Can a training program really help to achieve your goals? How do you create one and keep yourself on track when going at it alone? Here, CSSM Physiotherapist and Myotherapist Kelsey Thomas shares the basics of goal setting and program creationno matter your level of fitness or chosen sport. 

The creation of a training program for any athlete usually begins by sitting down and establishing a long-term goal and the short-term goals that can be used as stepping stones to the final achievement. While long-term goals are typically the end or half-way result, short-term goals can be monthly, weekly or even session-based targets. 

Goals can be set for everyone – from your elite athlete to your weekend warrior. No matter the level of athlete, goals are designed to keep us on track and have something to aim toward. If you are new to a sport or haven’t trained seriously for it before, it is always helpful to gain an understanding of the requirements of the sport, the rules and what you need to achieve, this helps in setting short-term and realistic goals. For a coach or sports scientist, this could be looking at commonly used patterns, techniques, or cardiovascular requirements in order for the individual to achieve these goals. 

The analysis of the individual then takes place through testing and outcome measures, to determine their current capabilities. These results are also used to create short term goals the SMART way (specific, measurable, achievable, realistic and time-based) and form the foundations of the training program.  

Let’s imagine there’s a 100km bike ride you’ve got your heart set on in six months time. How do you go from knowing how to ride a bike as a kid, to achieving 100km over all types of terrain?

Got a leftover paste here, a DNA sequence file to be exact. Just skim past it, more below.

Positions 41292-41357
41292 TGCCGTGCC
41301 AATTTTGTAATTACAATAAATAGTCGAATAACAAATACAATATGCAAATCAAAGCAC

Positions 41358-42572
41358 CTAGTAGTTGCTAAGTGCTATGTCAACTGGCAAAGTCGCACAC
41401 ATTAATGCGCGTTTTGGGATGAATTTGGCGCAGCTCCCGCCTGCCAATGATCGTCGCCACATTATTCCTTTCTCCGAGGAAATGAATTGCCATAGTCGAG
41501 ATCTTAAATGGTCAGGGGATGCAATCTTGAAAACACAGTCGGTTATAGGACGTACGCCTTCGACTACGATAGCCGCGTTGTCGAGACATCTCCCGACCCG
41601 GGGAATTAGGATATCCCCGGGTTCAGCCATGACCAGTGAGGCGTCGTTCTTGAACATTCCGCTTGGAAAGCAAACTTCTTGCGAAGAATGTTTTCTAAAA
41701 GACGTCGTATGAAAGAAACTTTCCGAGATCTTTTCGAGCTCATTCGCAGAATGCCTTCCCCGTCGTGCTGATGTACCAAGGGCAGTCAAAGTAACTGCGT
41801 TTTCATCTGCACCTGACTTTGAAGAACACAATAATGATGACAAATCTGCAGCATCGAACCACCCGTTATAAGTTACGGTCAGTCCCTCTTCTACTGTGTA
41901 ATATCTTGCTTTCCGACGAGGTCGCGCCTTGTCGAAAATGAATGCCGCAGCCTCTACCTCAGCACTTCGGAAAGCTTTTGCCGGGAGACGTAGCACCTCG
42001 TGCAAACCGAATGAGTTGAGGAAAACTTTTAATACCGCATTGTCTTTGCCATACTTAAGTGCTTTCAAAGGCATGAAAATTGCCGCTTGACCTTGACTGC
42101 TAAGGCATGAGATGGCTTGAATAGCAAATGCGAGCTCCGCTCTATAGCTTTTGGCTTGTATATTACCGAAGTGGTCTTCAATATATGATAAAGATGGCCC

No matter the scenario, here’s 7 elements that should be in every athletes program:

  1. Start with the long-term goal – 100km bike ride in 6-months time.

2. Assess your fitness level to aid in forming your short-term goals.

3. Break the training down into smaller blocks, say 4-weekly or monthly cycles. 

4. Create a gradual increase in training intensity over the first 3-weeks and then decrease in the fourth week. The cycle will repeat over the next block at an overall higher intensity and so on. 

5. Remember to only increase one component of your training at any given stage, as too many changes may lead to overuse injuries: 

Frequency – how often you’re training

Intensity – how hard that training is

Time – how long each session is

Type – what you’re doing for the session or week

6. Along with your sport specific training, add gym-based training to work on the muscles NOT being used in the sport, as well as providing strengthening opportunities for the muscles you DO need to work properly. 

7.  These blocks aren’t set in stone and short-term goals are flexible and can change depending on how your body is responding to the training, or if your sport has multiple focus points. 

CSSM’s number one piece of advice for anyone training alone: 
It is important to progress by challenging yourself safely. Sharp increases in training, while challenging, can lead to overuse injuries and a higher need for prolonged periods of rest. 

Our CSSM practitioners can help to provide further advice on goal setting and developing a program that’s right for you.  

About the author

Kelsey Thomas is a Physiotherapist, Dance Program Coordinator and Myotherapy Team Lead.

While sport is her passion, Kelsey believes that creating solid foundations of strength and rehabilitation are key components in maintaining a healthy lifestyle, whether you work in an office or as an elite athlete. Kelsey employs a hands-on approach when treating muscular pains and joint dysfunction, complementing treatment outcomes with modalities such as cupping, dry needling, trigger point therapy, and taping. “Shoulder joint issues really fascinate me because they can be unpredictable and complex. I really enjoy the process of breaking down why the injury has occurred in the first place and rehabilitating the joint structures.”